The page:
In Zonesafe News

Industrial vehicles, such as forklifts, are more difficult to operate than many think. Driving vehicles in the industrial workplace seems like a simple job, but most are unaware of the dangers that drivers are at risk of when operating a vehicle.

Forklifts, albeit some of the smallest, can be one of the most dangerous pieces of industrial workplace vehicles. According to the HSE (Health and Safety Executive) website, the Provision of the Use of Work Equipment Regulations 1998, it is the law to ensure all staff members have completed FULL forklift training before operating one.

Training is also mandatory, under the Health and Safety at Work Act 1974. This is to ensure that employees are safe at work. The HSE suggest that operator training should always include three stages:

  • Basic training. The basic skills and knowledge required to operate a forklift truck safely and efficiently.
  • Specific job training. Knowledge and understanding of the operating principles of the lift truck that is to be used – and how it will be used in that particular workplace.
  • Familiarisation training. Applying what has been learnt, under normal working conditions and on the job.

New staff must also be trained with that workplace’s forklifts – even if they have been trained in a previous job.

What are the risks from forklifts?

Forklifts are one of the main causes of many industrial workplace injuries and deaths each year. The British Safety Council states that:

‘Around 1,300 UK employees are hospitalised each year with serious injuries following forklift accidents, and from those, pedestrians are particularly at risk – accounting for 57% of those injured or killed in forklift accidents’.

These injuries and fatalities are usually because of a lack of appropriate forklift training.

Why are forklifts so dangerous?

There are a few reasons why forklifts cause accidents. These are:

Weight. Forklifts can weigh almost 4 tonnes. Heavy weight can make it very difficult to manoeuvre.

Abnormal loads. Forklifts are front loaders, therefore they tend to be heavier in the rear to compensate for this. Drivers also sit in the rear of the vehicle, making them hard to control.

Obstructed view. As forklifts are loaded from the front, the driver’s view can be blocked, leading to the forklifts overturning. If the driver cannot see something in their path, they are likely to hit it.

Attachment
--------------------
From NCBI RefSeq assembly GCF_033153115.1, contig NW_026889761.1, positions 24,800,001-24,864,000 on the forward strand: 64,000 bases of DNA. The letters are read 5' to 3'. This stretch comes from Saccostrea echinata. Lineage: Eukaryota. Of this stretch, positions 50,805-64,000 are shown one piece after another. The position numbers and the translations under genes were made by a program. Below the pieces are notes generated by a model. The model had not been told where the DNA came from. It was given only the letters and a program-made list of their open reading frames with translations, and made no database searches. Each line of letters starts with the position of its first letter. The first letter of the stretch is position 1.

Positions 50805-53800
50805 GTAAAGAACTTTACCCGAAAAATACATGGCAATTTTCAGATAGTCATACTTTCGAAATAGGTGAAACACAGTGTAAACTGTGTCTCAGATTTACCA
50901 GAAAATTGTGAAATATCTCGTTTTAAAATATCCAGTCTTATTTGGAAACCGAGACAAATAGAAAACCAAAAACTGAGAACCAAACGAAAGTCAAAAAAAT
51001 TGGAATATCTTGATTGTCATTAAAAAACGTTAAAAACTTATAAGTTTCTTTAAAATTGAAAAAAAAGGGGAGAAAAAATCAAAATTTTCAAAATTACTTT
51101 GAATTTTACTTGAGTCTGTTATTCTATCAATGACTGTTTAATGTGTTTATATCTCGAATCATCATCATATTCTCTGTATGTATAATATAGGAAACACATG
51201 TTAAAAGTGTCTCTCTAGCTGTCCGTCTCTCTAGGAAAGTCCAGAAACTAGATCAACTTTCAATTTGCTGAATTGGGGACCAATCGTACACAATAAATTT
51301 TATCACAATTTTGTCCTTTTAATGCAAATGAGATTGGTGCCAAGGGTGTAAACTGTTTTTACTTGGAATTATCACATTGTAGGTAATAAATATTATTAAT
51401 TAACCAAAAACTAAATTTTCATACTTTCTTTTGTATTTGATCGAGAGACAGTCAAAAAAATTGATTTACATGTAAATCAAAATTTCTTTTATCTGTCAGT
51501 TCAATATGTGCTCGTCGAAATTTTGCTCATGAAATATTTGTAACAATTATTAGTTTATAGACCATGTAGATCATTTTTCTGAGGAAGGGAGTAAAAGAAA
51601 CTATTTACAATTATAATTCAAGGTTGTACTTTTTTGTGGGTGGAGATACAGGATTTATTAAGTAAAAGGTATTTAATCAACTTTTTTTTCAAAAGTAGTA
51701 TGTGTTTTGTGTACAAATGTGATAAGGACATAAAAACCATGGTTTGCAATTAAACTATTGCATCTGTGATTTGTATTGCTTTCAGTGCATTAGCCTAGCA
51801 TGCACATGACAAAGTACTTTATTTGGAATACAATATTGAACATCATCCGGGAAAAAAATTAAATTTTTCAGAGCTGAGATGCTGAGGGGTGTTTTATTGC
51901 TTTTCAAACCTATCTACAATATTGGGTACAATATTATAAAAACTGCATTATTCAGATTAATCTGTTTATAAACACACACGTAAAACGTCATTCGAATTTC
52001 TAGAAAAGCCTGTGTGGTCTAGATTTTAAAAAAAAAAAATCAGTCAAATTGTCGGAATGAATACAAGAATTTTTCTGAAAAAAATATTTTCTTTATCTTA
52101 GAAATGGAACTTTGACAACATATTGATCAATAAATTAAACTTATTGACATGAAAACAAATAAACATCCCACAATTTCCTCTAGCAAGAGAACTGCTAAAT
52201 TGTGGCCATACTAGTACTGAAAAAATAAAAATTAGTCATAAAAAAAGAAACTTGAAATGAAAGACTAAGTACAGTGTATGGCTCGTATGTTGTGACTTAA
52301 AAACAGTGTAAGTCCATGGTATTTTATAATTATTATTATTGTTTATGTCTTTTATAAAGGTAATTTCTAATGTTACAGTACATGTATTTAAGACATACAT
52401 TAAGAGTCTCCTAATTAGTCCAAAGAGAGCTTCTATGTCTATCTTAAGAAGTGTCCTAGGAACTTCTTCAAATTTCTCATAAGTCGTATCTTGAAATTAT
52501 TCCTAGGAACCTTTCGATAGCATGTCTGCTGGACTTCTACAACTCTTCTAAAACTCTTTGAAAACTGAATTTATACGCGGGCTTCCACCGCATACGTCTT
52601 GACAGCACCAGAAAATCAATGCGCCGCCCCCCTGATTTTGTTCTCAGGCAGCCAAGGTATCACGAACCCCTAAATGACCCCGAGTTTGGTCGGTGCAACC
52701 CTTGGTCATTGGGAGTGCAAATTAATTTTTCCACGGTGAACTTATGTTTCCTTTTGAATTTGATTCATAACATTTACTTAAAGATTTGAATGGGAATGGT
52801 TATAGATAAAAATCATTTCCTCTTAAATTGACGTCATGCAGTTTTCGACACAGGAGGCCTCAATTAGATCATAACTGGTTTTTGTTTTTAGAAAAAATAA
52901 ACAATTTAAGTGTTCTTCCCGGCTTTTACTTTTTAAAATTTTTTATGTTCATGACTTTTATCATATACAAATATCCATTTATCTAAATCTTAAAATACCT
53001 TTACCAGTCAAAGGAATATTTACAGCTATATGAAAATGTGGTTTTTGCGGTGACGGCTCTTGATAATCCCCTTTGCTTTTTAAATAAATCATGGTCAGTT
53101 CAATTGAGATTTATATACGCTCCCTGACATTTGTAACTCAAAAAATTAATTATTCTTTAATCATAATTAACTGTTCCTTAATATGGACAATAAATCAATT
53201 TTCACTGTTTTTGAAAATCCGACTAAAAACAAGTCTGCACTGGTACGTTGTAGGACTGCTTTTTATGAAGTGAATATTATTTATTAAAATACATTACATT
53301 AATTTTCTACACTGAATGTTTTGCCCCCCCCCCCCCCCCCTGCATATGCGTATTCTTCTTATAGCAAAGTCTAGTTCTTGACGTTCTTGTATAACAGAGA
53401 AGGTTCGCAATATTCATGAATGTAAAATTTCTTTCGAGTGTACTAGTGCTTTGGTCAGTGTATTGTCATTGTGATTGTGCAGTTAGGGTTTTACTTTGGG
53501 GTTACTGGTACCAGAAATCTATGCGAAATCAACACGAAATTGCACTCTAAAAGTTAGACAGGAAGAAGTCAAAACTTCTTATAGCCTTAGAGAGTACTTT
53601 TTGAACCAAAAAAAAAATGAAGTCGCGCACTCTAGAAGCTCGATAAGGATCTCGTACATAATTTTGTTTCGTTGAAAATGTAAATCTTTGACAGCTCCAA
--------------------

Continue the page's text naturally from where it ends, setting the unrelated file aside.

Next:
Speed. Although they are not the fastest of vehicles, forklifts can reach around 18mph, which is fairly quick for a vehicle that is used most often inside. They can be very difficult to stop as they only have front brakes.  This can be very tricky for untrained drivers – and very dangerous for nearby pedestrians.

How important is training?

Stuart Taylor, managing director of the UK training organisation, Mentor FLT Training, explains: “It is essential that supervisors have the relevant training to be able to recognise safe and unsafe practices.

“Operator training is vital, but if your managers and supervisors haven’t got the skills and knowledge to ensure best practice is being followed, there’s a dangerous flaw in your operations.

“Proper training can save lives, but it’s no good if only part of your workforce has received training — everyone needs to be on the same page… and that includes colleagues working alongside forklift trucks.”

In-house training

Employers may have their own in-house training schemes – which should have similar content to the other more formal training courses that are available. Some may have training courses delivered by an accredited training provider.

Extra safety

As with all vehicles, we rely on humans to ensure the safety of the vehicles and pedestrians. Human errors are inevitable; therefore having other systems in place can ensure that the risk of pedestrian accidents is significantly reduced.


ZoneSafe offer people and asset protection with its range of proximity warning and alert systems. Using innovative identification and detection technologies, ZoneSafe significantly reduces the risk of accidents, injury and damage to people and assets on work sites.

For more information, please visit

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